50 Cent Civil War Sutler Token of Jewish Sutler and Abraham Lincoln Friend, Henry Rice

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50 Cent Civil War Sutler Token of Jewish Sutler and Abraham Lincoln Friend, Henry Rice
Historical artifacts
1 page | SMC 2242

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      This rare 50 cent token bearing the imprint of the Civil War sutler Henry Rice is the largest denomination of a set of four - at 5, 10, 25 and 50 cents respectively - circulated among the soldiers of M'Clernande's Brigade Illinois Volunteers in, at least, the first years of the war.  It being, at 50 cents,  the very top of the line, it would seem to deserve the full monty; herewith, then, is the excellent story of Henry Rice - Jewish immigrant, friend of Lincoln, and philanthropist.

      Henry Rice was born in 1834, in Bamberg, Bavaria; had, there, an elementary education; and immigrated, in 1850, at age 15, to the United States. In New York City he did clerical work, until heading west, to Jacksonville, Illinois, in 1853. There he established Henry Rice & Co., a clothing business. He prospered, and in 1861, was appointed military storekeeper – a sutler – for the U.S. Army in Cairo, Illinois.


      From his time in Jacksonville, Rice knew Abraham Lincoln well, and had occasion to recommend him as a lawyer. He offered to make Lincoln’s inauguration suit, and later, in the course of seeking an expanded franchise for military store-keeping, dined with him at the White House. Korn credits him - along with Abraham Jonas and Julius Hammerslough - with helping Lincoln realize that Jews, despite the widespread prejudice against them, were no different from other human beings.


      In 1861, Rice, along with fellow co-religionists William Stix and Benjamin Eiseman, started a retail business, the Rice, Stix and Company in Memphis, Tennessee. They soon discontinued merchandising, however, and focused on jobbing dry goods products of all kinds. In 1865, Henry’s brother Jonathan became a member of the firm; in 1872, Benjamin Eiseman’s brother David came in; and in 1878 Elias Michael – who began as a stock boy – also became a partner. Some forty people worked for the firm.


      The yellow fever epidemic of 1878, however, spurred the company to move upriver to St. Louis the following year. They opened a store in a small building at 410 North Broadway and soon enough, expanded along that thoroughfare. Reorganized as the Rice-Stix Dry Goods Company, the business grew rapidly. In addition to jobbing, Rice-Stix began to manufacture men’s, women’s and children’s clothing, underwear and outerwear, as well as luggage and other accessory items.  In 1889 it moved to a newly completed structure, later known as the Merchandise Mart, and by 1907, Rice-Stix occupied the entire building on the block of 10th, 11th, St. Charles, and Washington. In 1913 an annex was added a block south and in 1920 additional space was constructed. Rice-Stix had the largest space of any downtown St. Louis firm, plus warehouses and factories in outlying areas. By the early 1900s, it employed over 3000 people.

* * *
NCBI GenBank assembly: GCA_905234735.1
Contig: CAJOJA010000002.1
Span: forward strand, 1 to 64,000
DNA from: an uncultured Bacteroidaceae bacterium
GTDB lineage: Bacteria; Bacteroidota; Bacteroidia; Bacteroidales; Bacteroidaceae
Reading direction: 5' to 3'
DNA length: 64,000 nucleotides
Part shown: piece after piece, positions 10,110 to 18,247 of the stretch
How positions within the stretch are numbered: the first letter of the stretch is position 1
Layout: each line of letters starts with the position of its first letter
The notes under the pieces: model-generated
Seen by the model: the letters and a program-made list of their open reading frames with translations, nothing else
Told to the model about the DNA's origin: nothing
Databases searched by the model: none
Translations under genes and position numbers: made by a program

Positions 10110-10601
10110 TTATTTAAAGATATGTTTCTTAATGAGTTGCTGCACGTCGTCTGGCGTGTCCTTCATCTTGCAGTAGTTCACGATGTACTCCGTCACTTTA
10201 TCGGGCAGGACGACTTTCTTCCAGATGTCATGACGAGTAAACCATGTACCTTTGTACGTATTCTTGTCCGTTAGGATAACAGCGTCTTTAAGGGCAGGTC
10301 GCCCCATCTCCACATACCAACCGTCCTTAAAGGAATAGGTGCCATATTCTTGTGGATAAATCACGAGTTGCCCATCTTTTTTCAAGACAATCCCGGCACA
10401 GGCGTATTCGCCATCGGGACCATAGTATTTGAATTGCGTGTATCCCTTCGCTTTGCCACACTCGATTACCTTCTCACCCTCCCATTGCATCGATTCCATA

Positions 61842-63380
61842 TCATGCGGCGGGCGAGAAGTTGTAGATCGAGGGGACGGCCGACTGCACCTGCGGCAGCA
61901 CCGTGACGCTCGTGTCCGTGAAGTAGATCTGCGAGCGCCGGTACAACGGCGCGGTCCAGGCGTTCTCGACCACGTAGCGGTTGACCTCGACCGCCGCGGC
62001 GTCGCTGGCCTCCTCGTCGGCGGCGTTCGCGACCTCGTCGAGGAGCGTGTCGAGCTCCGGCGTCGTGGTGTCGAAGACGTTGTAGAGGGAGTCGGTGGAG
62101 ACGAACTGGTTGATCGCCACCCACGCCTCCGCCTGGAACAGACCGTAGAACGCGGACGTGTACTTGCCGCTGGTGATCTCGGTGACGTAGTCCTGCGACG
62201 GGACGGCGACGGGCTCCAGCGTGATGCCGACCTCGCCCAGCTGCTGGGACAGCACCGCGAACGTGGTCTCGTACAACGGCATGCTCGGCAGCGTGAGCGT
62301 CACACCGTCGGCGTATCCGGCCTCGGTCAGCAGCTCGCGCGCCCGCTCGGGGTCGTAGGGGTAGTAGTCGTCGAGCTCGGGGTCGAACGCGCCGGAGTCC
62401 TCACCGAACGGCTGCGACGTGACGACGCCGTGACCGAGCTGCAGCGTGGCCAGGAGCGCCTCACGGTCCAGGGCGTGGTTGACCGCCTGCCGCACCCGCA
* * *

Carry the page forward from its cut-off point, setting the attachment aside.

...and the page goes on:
Henry Rice handled the firm’s Eastern operations. He lived in New York City from 1866 on, having married a New Yorker, Rachel Herman, in 1863. Their long marriage yielding three grown daughters and two sons was, by all accounts, a happy one. Their 50th anniversary was celebrated with some pomp. The banker Isaac Seligman wrote on that occasion,


      “There are but few men in our Jewish community whose private life is more beautiful, or whose continuous and self-sacrificing public service has been more worthy and useful than Mr. Rice.”


      Rice was passionately involved in various New York- based Jewish charities, chief among them, the United Hebrew Charities, which he founded in 1874 and served as President, from 1875 to 1908. He was likewise an active Director and or Trustee of the Baron de Hirsch Fund, the Hebrew Technical Institute and, most especially, the Hebrew Orphans Asylum, whose Vice-President he was for 43 years, uninterruptedly. He was unusually involved, it was noted at his passing, “with the dependent and the suffering.”


      Rice was also a member of Temple Beth-El on 5th Avenue in New York City.


      Rice lived – or at least died – in West End, New Jersey. He was recalled, in a glowing obituary notice in the New York Times, in the most venerable terms:


      “Some men are liberal in their philanthropies, others wise in their ideas; some are kind in deed, others active in public service. All these qualities were combined in the life of Henry Rice.”


      Rice was 5’7, grey-eyed and mostly, grey-haired; he wore a full beard.

      Illinois Volunteers Civil War Sutler token. H. Rice, M'Clernards Brigade, 50 cents in goods. Brass. 11mm.  Struck by John Stanton, Cincinnati. Very rare. Curto 234. Schenkman T50B. R7. 
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